About Us

History

Our Mission and History

The Chemical Weapons Convention Coalition (CWCC) is an independent, international civil society network whose mission is to support the aims of the Chemical Weapons Convention (CWC) and to supplement the efforts of the member states of the Organisation for the Prohibition of Chemical Weapons (OPCW). This is done through focused civil society action aimed at achieving full membership of the CWC, the safe and timely elimination of all chemical weapons, preventing the misuse of chemicals for hostile purposes, and promoting their peaceful use. 

The Coalition was founded in 2009 when several NGOs established an informal global network to help encourage and promote participation of civil society, industry, academia, and NGOs at the annual Conference of States Parties (CSP) to the Chemical Weapons Convention. During the Conference, the 193 member states of the CWC oversee the implementation of the treaty, promote the treaty’s objectives, and review compliance.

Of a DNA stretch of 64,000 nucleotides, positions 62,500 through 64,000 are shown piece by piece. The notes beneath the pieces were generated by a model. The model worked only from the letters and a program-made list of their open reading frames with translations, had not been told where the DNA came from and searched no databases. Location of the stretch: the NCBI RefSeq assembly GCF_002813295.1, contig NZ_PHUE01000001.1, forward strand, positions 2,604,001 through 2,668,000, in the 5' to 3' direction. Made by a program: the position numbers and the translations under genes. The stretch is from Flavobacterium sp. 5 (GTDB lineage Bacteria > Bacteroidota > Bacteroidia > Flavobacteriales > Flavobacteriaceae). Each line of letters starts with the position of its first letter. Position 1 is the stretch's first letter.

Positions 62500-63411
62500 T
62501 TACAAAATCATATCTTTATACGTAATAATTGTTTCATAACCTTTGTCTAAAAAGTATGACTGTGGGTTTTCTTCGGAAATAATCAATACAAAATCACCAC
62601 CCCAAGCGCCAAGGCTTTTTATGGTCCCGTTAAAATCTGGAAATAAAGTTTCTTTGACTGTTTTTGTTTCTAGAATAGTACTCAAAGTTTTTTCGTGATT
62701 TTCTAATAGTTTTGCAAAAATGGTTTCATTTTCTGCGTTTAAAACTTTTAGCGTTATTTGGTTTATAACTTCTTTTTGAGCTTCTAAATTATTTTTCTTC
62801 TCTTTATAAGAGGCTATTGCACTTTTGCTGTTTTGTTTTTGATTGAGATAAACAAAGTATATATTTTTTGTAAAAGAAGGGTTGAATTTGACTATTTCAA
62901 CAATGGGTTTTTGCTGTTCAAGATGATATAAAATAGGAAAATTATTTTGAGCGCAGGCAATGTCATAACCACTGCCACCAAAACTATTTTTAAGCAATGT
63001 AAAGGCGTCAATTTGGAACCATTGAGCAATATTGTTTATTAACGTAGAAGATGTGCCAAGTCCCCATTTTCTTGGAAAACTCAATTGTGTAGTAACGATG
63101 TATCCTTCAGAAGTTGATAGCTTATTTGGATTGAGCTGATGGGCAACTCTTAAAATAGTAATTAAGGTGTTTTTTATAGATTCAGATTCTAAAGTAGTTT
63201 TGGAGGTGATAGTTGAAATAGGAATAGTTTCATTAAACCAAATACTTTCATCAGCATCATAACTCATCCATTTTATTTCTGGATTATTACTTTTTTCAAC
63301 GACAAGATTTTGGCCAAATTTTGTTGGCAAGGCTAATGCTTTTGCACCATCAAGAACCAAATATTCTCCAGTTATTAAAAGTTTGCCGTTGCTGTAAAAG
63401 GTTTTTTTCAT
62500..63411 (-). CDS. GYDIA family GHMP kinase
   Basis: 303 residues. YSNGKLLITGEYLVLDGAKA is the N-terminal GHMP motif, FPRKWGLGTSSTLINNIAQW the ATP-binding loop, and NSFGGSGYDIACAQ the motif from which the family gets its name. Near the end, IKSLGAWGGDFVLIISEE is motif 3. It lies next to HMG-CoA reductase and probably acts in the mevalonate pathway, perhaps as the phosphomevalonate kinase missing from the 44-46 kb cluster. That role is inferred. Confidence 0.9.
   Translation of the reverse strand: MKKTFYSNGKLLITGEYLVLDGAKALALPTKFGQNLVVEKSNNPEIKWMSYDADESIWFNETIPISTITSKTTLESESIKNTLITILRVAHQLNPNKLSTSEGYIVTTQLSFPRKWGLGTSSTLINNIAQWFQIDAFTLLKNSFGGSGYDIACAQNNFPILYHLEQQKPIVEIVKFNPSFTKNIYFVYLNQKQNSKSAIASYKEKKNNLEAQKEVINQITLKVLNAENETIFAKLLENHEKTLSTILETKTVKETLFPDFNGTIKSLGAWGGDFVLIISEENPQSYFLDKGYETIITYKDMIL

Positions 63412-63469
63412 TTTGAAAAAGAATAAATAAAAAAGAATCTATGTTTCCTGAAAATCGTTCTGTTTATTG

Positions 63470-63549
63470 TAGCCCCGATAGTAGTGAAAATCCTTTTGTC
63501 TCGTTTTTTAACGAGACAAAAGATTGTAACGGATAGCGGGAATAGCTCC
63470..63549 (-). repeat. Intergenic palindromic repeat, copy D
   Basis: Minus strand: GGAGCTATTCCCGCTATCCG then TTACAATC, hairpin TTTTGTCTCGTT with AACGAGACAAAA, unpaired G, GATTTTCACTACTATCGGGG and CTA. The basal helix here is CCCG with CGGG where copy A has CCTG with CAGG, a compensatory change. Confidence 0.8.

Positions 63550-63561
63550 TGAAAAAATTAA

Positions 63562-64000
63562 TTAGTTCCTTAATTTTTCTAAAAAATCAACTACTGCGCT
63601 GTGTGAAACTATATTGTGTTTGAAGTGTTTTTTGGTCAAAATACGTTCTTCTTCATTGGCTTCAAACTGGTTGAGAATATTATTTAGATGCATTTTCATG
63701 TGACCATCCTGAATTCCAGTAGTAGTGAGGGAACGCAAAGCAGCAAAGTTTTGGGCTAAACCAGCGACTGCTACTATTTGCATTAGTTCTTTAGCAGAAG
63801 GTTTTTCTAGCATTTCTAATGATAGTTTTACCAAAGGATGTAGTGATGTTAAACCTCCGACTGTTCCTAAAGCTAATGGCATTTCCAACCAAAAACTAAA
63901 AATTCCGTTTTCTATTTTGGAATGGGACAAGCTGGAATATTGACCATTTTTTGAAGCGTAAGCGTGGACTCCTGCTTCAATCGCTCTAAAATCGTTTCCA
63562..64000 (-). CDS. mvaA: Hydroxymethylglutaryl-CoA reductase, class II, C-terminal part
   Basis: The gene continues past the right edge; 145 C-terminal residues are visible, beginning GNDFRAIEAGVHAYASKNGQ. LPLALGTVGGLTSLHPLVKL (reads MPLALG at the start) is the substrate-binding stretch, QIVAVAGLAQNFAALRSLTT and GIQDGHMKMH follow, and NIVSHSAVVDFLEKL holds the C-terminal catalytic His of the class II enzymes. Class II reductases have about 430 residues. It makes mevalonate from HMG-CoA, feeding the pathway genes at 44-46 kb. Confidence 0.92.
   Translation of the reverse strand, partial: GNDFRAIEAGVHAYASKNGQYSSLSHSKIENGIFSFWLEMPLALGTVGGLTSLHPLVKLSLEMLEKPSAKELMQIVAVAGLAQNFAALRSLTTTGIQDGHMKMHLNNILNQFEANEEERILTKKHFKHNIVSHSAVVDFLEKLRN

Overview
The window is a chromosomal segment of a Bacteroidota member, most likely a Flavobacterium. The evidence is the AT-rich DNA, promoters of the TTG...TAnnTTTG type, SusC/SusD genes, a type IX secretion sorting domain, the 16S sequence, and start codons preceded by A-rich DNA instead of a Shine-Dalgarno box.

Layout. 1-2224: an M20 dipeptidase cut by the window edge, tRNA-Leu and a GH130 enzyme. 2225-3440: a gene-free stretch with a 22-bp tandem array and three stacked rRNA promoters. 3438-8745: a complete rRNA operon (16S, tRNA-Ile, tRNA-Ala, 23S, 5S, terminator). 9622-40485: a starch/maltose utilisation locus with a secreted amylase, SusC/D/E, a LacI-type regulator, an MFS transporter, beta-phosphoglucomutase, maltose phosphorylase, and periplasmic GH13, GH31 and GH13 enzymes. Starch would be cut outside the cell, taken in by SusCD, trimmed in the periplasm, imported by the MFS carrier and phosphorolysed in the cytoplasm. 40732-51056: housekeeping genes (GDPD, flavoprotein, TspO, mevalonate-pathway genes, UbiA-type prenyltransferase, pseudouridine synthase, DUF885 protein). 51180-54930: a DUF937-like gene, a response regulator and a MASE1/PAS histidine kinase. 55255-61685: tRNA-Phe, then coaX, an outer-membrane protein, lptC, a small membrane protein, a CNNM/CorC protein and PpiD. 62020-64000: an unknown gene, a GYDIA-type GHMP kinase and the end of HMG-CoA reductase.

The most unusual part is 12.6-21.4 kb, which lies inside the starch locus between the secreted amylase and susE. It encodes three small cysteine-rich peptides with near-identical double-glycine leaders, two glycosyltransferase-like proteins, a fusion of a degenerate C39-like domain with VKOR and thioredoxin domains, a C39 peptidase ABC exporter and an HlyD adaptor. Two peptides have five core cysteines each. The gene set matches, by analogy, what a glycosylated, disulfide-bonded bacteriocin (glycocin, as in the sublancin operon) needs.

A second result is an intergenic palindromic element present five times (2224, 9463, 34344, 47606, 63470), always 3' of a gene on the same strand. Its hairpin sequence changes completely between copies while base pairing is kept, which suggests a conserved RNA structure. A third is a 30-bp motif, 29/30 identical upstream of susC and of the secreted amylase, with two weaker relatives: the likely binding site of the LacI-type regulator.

Outside of the Conference of States Parties, the Coalition holds webinars on relevant CW topics, facilitates networking opportunities for those in the chemical weapons community, promotes relevant chemical weapons publications by Coalition members, and aims to serve as a resource for NGOs interested in furthering the goal of universalizing the CWC.

What does it mean to be part of the Coalition?  
  • Participants must support the aims and mission of the Chemical Weapons Convention and the Organisation for the Prohibition of Chemical Weapons.
  • The activities/interests of your organisation or individual research must be relevant to the object and purpose of the Chemical Weapons Convention.
If you or your organization support the goals of the coalition and want to learn more about participating, contact us. The Coalition is working to continually increase gender and geographic diversity in our network.